The Origin and Mechanism of the Allograft Reaction

The Origin and Mechanism of the Allograft Reaction INTRODUCTION Investigations by Gorer, and later by Medawar and his colleagues, demonstrated the inimtmological nature of the allograft response (Medawar 1954). However, the violence of the reaction seen when tissues were exchanged between animals differing at the major histocompatibility complex (MHC) of the genome was somewhat surprising, and gave rise to questions concerning the evolutionary origin of this response (Thomas 1959). In recent years attention has again been focused on the MHC of spedes with the accumulation of evidence that immune response (Ir) genes, genes that play a role in T-B cell collaboration, and genes that influence the specificity of cytotoxic T cells are also closely associated with the MHC of species (see Cunningham & Lafferty 1977). This association is seen in all species so far studied and therefore is unlikely to be a fortuitous relationship. Thus any attempt to answer the basic question concerning the origin of the allograft response must also consider why the regulation of immunoiogicai function (T cell function) is also controlled by genetic factors associated with the MHC. Thomas' explanation of the allograft response was that this immune function evolved to recognize tumor antigens expressed by transformed cells that posed a threat to http://www.deepdyve.com/assets/images/DeepDyve-Logo-lg.png Immunological Reviews Wiley

The Origin and Mechanism of the Allograft Reaction

Immunological Reviews, Volume 35 (1) – Jun 1, 1977

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Publisher
Wiley
Copyright
Copyright © 1977 Wiley Subscription Services, Inc., A Wiley Company
ISSN
0105-2896
eISSN
1600-065X
DOI
10.1111/j.1600-065X.1977.tb00241.x
Publisher site
See Article on Publisher Site

Abstract

INTRODUCTION Investigations by Gorer, and later by Medawar and his colleagues, demonstrated the inimtmological nature of the allograft response (Medawar 1954). However, the violence of the reaction seen when tissues were exchanged between animals differing at the major histocompatibility complex (MHC) of the genome was somewhat surprising, and gave rise to questions concerning the evolutionary origin of this response (Thomas 1959). In recent years attention has again been focused on the MHC of spedes with the accumulation of evidence that immune response (Ir) genes, genes that play a role in T-B cell collaboration, and genes that influence the specificity of cytotoxic T cells are also closely associated with the MHC of species (see Cunningham & Lafferty 1977). This association is seen in all species so far studied and therefore is unlikely to be a fortuitous relationship. Thus any attempt to answer the basic question concerning the origin of the allograft response must also consider why the regulation of immunoiogicai function (T cell function) is also controlled by genetic factors associated with the MHC. Thomas' explanation of the allograft response was that this immune function evolved to recognize tumor antigens expressed by transformed cells that posed a threat to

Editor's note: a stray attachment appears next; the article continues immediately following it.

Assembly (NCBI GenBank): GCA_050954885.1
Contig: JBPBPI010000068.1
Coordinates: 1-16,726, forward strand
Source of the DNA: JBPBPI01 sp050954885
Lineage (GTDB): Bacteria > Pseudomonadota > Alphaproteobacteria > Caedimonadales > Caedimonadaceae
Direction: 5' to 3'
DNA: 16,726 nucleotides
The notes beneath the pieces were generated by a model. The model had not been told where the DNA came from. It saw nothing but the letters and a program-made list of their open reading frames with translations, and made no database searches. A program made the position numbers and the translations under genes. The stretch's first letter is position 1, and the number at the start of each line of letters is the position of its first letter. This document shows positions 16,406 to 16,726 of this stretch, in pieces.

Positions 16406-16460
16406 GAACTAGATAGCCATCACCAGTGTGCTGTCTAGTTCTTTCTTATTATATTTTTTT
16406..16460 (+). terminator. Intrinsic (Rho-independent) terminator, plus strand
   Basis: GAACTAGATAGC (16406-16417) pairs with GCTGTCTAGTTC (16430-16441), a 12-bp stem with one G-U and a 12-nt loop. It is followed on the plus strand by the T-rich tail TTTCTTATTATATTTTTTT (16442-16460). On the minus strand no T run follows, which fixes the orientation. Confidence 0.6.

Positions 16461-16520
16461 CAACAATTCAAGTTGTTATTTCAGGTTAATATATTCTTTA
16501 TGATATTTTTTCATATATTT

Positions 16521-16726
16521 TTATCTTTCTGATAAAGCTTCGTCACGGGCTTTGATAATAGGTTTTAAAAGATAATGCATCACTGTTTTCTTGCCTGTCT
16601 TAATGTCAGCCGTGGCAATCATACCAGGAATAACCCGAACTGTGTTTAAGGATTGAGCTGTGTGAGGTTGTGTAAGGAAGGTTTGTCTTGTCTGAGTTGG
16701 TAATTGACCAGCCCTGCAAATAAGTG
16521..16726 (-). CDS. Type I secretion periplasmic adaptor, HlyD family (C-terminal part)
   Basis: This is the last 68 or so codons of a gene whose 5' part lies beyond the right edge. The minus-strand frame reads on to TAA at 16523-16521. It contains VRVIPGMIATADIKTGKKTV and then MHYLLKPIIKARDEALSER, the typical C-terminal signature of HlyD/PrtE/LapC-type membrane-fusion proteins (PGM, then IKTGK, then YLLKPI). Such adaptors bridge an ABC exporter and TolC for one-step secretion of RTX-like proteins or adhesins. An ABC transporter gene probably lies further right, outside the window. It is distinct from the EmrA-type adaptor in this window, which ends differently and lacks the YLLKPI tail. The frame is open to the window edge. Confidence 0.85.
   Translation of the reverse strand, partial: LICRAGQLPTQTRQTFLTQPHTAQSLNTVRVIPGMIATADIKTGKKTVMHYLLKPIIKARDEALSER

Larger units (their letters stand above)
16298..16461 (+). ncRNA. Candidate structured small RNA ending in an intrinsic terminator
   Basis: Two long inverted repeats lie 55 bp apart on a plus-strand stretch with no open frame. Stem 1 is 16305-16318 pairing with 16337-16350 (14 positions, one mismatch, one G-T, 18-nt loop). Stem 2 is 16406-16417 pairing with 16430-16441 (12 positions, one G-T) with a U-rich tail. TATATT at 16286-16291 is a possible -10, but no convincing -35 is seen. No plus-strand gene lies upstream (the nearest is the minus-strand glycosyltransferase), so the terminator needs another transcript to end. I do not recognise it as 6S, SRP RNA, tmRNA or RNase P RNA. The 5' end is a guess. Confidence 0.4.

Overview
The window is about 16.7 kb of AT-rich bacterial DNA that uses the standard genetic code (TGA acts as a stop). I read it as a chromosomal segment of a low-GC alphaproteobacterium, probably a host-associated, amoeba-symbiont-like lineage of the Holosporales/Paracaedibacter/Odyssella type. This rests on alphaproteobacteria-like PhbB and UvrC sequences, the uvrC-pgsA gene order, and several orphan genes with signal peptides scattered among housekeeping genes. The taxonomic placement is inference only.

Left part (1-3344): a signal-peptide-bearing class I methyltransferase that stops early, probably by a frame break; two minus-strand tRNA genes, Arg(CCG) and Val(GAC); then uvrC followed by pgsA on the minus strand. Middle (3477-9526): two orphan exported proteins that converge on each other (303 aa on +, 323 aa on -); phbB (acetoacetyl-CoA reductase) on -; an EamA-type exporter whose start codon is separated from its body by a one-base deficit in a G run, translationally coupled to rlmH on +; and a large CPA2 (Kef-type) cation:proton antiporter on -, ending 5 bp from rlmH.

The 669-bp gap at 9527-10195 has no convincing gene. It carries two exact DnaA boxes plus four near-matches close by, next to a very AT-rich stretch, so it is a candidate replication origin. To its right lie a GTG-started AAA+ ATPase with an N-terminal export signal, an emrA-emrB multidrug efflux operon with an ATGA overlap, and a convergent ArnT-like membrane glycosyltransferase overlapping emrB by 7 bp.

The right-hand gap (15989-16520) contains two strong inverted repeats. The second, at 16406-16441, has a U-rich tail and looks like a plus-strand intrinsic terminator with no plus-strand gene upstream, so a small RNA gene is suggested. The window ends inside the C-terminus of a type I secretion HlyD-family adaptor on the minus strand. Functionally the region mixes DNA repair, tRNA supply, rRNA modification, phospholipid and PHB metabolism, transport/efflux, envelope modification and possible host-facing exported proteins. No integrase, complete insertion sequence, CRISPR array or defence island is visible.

Journal

Immunological ReviewsWiley

Published: Jun 1, 1977

References

  • Functional subclasses of T lymphocytes bearing different Ly antigens. I. The generation of functionally distinct T cell subclasses is a differentiate process independent of antigen
    Cantor, Cantor; Boyse, Boyse
  • A simple, conservative explanation for the H‐2 restriction of interactions between lymphocytes
    Cunningham, Cunningham; Lafferty, Lafferty
  • A rapid method for the isolation of functional thymus‐derived murine lymphocytes
    Julius, Julius; Simpson, Simpson; Herzenberg, Herzenberg
  • Allogeneic interactions provide evidence for a novel class of immunological reactivity
    Lafferty, Lafferty; Walker, Walker; Scollay, Scollay; Killby, Killby
  • Possible evolution of acquired immunity from self‐recognition structures
    Makela, Makela; Koskimies, Koskimies; Karjalainen, Karjalainen
  • Cell‐mediated cell lysis in vitro : genetic control of killer production and target specificities in the mouse
    Nabholtz, Nabholtz; Vives, Vives; Young, Young; Meo, Meo; Miggiano, Miggiano; Rijnbeek, Rijnbeek; Shreffler, Shreffler
  • T cell proliferation in the mixed lymphocyte culture does not necessarily result in the generation of cytotoxic T effector cells
    Röliinghoff, Röliinghoff; Pfizenmeier, Pfizenmeier; Trostmann, Trostmann; Wagner, Wagner
  • Cell mediated immune response in vitro. IV. Metabolic studies on cellular immunogenicity
    Wagner, Wagner

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